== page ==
First published in the Daily Maverick 168 weekly newspaper.
One of the defining events of the 20th century was the 1917 October Revolution in Russia (which actually happened on the night of 7 November). Led by Vladimir Ilyich Ulyanov, better known as Lenin, Russian communists took over a country of mostly landless peasants and the aristocrats who had kept it in the clutches of poverty for many centuries.
Russia was not ready to become a communist empire, but it was soon forced into it. Lenin’s Bolshevik party was extraordinarily skilled in keeping its ranks tight, and rebuffing the challenges to its domination by all enemies, often supported by external imperial forces.
One of the crucial dynamics in this massive, tragic and messy history was the rise to the top of the Bolshevik power pyramid of one Joseph Vissarionovich Jughashvili, also known as Stalin. As Lenin lay slowly dying for almost a year (1923-24) after suffering his third stroke, Stalin began dominating the party. He became general secretary in 1922, against Lenin’s wishes – Lenin had favoured Leon Trotsky. After Lenin’s death, Stalin consolidated his power quickly and came to dominate the biggest country in human history in a brutal way that was unmatched in its cold-blooded calculus.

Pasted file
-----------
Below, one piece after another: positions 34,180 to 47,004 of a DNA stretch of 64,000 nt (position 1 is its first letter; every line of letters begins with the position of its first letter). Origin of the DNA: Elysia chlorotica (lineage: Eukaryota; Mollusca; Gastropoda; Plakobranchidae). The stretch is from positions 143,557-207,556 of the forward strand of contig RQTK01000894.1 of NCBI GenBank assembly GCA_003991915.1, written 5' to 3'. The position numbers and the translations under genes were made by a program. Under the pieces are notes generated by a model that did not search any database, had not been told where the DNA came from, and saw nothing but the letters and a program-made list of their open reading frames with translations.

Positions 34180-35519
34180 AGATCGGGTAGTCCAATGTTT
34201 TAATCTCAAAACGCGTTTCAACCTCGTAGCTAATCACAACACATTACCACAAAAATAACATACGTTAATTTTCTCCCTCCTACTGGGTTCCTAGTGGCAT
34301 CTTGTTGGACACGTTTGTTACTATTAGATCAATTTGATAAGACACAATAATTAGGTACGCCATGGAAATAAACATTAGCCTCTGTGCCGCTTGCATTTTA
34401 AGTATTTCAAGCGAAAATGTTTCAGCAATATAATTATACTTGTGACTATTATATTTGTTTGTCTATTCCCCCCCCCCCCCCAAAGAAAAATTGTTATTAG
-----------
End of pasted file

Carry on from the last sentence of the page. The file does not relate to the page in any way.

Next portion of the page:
Stalin was always a brilliant and violent criminal mind (see: ‘1907 Tiflis bank robbery’ for his early work), but he could not have achieved his takeover of a country as chaotic as the Soviet Union in those days on his own. He had important help, and control, of the most terrifying bunch of them all: the All-Russian Extraordinary Commission, better known as the Cheka, which in 1934 became part of the NKVD, which later, in 1954 (after Stalin’s death in 1953), was distilled into the best-known institution of them all, the KGB.
The Cheka was the first of the Bolsheviks’ many secret enforcement organisations and, under Stalin’s control, committed unspeakable crimes. Its official duty was to protect the people, the revolution and the state, but it was in reality a blunt tool of Stalin’s rule, whose most important job was to keep the big boss in power for life. Stalin’s opponents were tortured and murdered, their families punished by a smorgasbord of measures, from plain beatings to jails and banishments.
Even Stalin’s own lieutenants, the very people who were overseeing the entire grisly empire, like Genrikh Yagoda who ran the NKVD from 1934-36, met the bullet after a show trial. Yagoda’s wife was shot dead, his sister, too. His parents could not save themselves either, even after they pleaded with Stalin in a letter disowning “our only surviving son”.